While many small businesses are feeling the impact of COVID-19, scammers are targeting consumers and small businesses—making these tough times, even harder.
The U.S. Federal Trade Commission (FTC) has collected around 8,000 complaints related to COVID-19 scams since the start of the year. Since then, consumers experienced a loss of $5 million and that number is expected to rise as more predators capitalize on the public’s fear of COVID-19.
Below are 7 of the most common scams and how to watch for any red flags.
Scammers are known to use your concerns related to COVID-19 to get bank and personal information from you.
Be cautious of websites, phone calls, emails, and text messages requesting confidential information. Only provide such information like your Social Security number, bank account number or credit card number if you have initiated a call to your financial institution. California Bank & Trust will never ask you for your personal information or log-in credentials in an email or text message.
Phishing scams can also include fraudsters impersonating business or health organizations to collect personal information or sell fake cures, supplies, test kits or vaccines for COVID-19. Avoid clicking on links and opening attachments, or pop-up screens from unknown sources. And, do not share your login or personal information with anyone.
If a COVID-19 breakthrough, like a vaccine, is discovered, it will be communicated through organizations like the Centers for Disease Control and Prevention or your state’s health department—not through online ads or unsolicited emails.
The stimulus packages passed by the government do not require a fee to receive funds and will not request your personal or account information. Furthermore, the U.S. Small Business Administration does not contact you regarding 7(a) loans, disaster loans or grants. If you're contacted by an individual claiming to represent the SBA, it's likely a scam.
These same thieves also resort to mailing bogus stimulus checks with the intention to fool the recipient into depositing or providing identifiable information.
If you received your latest tax return refund through direct deposit, the IRS will distribute your stimulus funds in the same manner—If you receive a ‘stimulus check’ as well, it’s likely from a scammer. If you’re expecting a paper check, verify the amount. A check for a higher amount than what’s expected or one that includes cents is a red flag,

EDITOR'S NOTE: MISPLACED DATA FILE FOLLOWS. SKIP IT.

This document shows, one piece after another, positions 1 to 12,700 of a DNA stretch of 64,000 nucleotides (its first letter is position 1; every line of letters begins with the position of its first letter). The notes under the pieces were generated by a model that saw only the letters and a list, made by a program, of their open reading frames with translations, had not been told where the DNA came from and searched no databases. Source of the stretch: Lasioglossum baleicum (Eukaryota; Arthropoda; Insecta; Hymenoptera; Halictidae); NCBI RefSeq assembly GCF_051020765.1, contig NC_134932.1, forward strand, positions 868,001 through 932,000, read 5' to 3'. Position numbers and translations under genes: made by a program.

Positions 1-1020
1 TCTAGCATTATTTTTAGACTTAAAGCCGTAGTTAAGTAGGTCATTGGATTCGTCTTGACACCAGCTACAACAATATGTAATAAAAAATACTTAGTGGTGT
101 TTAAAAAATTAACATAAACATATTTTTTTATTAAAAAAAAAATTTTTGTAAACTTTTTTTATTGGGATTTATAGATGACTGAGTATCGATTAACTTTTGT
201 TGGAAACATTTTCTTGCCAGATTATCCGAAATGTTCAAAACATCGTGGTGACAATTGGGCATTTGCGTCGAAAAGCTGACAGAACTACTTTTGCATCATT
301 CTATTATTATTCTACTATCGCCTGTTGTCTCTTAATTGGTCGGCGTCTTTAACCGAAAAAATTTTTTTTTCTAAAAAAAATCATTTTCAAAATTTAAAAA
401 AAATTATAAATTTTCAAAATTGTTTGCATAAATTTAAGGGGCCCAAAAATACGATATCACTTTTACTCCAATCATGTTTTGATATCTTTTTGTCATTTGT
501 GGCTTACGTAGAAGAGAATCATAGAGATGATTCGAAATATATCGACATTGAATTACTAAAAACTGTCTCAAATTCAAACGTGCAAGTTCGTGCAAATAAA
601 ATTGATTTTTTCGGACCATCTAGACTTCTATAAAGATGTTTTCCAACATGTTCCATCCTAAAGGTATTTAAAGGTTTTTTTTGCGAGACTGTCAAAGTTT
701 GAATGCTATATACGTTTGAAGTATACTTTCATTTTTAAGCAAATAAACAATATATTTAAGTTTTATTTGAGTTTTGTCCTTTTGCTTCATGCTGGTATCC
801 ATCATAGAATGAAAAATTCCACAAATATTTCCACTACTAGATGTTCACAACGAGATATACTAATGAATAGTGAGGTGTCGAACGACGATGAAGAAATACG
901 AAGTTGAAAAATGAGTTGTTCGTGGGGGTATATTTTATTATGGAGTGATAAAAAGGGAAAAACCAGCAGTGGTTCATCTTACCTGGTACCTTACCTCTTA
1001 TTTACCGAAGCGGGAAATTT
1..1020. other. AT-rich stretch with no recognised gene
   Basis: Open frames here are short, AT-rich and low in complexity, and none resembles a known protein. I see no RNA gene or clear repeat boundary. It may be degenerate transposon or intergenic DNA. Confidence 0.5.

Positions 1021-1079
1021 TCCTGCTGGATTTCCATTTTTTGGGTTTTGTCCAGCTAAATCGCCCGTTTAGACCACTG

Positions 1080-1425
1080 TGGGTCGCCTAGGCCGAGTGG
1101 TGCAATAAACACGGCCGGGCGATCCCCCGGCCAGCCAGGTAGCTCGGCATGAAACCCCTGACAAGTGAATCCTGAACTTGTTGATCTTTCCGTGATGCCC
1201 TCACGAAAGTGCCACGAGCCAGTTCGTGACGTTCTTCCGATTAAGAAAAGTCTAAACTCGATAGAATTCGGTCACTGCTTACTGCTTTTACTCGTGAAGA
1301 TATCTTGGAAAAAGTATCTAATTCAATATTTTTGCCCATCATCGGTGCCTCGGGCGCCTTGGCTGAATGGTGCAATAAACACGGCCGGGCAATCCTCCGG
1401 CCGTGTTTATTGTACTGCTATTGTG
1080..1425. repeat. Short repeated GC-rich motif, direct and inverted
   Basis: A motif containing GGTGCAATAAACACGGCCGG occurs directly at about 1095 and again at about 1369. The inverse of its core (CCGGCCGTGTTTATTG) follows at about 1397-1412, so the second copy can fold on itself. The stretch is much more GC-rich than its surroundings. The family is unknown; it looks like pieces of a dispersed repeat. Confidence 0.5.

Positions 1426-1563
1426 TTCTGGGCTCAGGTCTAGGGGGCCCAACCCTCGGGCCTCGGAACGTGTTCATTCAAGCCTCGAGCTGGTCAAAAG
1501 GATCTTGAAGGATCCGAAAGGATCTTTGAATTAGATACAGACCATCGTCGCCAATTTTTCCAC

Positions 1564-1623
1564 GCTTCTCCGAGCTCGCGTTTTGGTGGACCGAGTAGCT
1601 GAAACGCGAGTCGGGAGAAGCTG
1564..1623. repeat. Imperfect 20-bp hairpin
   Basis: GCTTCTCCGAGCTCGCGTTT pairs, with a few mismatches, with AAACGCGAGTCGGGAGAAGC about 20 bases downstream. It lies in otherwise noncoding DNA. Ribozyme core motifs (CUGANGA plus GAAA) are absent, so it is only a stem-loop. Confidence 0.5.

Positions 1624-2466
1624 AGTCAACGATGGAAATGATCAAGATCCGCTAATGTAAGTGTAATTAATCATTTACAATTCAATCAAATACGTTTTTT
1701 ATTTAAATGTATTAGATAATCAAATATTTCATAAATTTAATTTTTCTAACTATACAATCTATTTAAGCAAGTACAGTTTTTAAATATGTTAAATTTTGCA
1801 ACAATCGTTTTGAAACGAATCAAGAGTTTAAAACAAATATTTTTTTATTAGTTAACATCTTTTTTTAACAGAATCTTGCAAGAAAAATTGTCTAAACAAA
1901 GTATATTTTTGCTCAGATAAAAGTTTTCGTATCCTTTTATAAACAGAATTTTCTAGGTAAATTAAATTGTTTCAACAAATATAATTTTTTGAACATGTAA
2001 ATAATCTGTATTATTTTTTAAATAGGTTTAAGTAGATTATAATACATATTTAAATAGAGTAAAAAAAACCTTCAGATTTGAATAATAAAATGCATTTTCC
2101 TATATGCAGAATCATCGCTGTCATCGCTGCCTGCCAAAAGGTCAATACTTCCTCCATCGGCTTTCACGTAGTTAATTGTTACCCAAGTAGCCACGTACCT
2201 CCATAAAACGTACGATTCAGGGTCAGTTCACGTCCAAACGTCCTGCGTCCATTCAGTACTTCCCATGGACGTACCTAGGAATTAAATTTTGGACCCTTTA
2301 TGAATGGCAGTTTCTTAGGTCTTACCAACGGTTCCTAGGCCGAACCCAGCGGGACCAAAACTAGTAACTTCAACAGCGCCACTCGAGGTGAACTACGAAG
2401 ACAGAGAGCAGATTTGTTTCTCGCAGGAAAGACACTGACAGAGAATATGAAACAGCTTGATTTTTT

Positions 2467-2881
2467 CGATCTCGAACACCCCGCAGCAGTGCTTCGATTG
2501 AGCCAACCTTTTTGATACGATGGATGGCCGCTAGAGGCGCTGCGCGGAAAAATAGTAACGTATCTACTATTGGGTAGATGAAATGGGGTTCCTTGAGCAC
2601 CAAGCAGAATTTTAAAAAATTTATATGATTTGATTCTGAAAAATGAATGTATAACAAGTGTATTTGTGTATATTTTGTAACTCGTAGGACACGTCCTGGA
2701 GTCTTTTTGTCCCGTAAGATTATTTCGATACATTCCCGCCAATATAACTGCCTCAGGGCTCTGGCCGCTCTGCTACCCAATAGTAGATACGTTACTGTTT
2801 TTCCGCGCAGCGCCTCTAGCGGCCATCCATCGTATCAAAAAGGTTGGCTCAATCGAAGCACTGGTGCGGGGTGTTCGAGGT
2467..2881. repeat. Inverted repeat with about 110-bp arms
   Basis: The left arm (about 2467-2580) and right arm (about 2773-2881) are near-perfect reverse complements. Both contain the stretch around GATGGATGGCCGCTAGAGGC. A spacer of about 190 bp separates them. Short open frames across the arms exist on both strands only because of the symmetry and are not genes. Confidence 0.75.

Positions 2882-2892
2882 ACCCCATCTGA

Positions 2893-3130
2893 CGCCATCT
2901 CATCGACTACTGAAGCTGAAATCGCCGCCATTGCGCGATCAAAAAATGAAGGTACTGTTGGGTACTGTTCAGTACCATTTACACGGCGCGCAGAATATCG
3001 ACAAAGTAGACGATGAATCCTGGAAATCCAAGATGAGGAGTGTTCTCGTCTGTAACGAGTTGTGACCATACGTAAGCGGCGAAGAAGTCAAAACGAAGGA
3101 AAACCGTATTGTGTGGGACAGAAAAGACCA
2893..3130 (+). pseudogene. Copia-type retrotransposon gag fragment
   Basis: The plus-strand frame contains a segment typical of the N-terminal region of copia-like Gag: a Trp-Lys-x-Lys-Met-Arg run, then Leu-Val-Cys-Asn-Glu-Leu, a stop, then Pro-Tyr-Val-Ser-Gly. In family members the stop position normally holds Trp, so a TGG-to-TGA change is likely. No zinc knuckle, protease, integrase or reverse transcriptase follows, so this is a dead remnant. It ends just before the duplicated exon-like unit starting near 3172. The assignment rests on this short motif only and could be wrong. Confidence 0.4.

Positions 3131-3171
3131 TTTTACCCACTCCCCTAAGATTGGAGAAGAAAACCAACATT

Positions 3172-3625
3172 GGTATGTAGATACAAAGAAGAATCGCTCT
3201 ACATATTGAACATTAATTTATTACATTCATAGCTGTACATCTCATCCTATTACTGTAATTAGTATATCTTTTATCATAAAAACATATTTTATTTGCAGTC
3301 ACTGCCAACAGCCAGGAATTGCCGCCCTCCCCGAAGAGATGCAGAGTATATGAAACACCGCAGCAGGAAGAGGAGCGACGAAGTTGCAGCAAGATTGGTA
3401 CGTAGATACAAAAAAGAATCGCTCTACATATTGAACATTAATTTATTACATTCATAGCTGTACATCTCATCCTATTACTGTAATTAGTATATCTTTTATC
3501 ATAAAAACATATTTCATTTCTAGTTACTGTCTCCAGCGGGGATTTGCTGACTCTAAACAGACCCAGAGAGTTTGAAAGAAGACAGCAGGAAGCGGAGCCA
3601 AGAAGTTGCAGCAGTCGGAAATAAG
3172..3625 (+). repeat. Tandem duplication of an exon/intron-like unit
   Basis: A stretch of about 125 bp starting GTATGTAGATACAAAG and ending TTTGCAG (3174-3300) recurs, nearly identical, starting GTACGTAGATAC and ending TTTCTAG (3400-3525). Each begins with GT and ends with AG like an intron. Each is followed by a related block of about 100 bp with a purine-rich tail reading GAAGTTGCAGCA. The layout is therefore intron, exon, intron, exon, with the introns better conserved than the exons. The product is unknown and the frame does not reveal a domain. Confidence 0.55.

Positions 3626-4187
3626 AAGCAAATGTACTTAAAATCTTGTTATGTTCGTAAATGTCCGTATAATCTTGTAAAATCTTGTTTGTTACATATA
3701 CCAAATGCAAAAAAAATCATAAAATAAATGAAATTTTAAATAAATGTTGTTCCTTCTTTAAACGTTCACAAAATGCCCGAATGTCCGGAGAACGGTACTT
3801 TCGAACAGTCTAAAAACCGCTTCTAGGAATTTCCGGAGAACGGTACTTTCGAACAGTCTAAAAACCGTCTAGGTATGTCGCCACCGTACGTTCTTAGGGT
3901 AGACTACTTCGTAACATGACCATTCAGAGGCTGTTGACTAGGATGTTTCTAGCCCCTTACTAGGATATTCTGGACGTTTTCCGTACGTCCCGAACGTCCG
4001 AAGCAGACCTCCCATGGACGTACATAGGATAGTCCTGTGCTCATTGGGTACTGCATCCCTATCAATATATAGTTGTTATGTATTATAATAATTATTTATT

Because scammers may even steal checks from mailboxes, you might consider purchasing a mailbox with a lock. You can also sign up for an account with the U.S. Postal Service, which will make it harder for someone to impersonate you and reroute your mail.
Because of the widespread impact of COVID-19, scammers are taking the opportunity to solicit donations for illegitimate organizations. Before you donate any funds, research the organization and recognize red flags like if an individual, charity, or business requesting donations through cash, wire transfer, gift cards, or through the mail.
It’s a fact that hackers are now using coronavirus tracking apps or clickbait websites to infect personal computers with malware. Avoid clicking on any sensationalized post or downloading apps from third-party app stores or social media.
Scammers are impersonating doctors and hospital staff as a tactic to fool people. They contact people via phone or email demanding payment for treating family or friends. Before acting, confirm with the family member or friend first, even if you’ve been told to keep it a secret.
Some scammers will impersonate a bank or FDIC employees and falsely inform the victim that their bank deposits are at risk or there’s a restriction on their access to cash.
Remember, banks nor the FDIC will request your sensitive information like bank account information, credit, and debit card numbers, social security numbers, or passwords. Banks are the best place to house your funds because they are federally insured.
As a result of people searching for alternative investments in a bear market, fraudsters will take this opportunity to claim that products or services from publicly traded companies can detect or cure COVID-19.
If the opportunity seems suspicious, it probably is. Review the investment opportunity with a financial professional. They will be able to help you identify fraud and evaluate the best opportunities for your financial situation. [cite::171::cite] [cite::172::cite]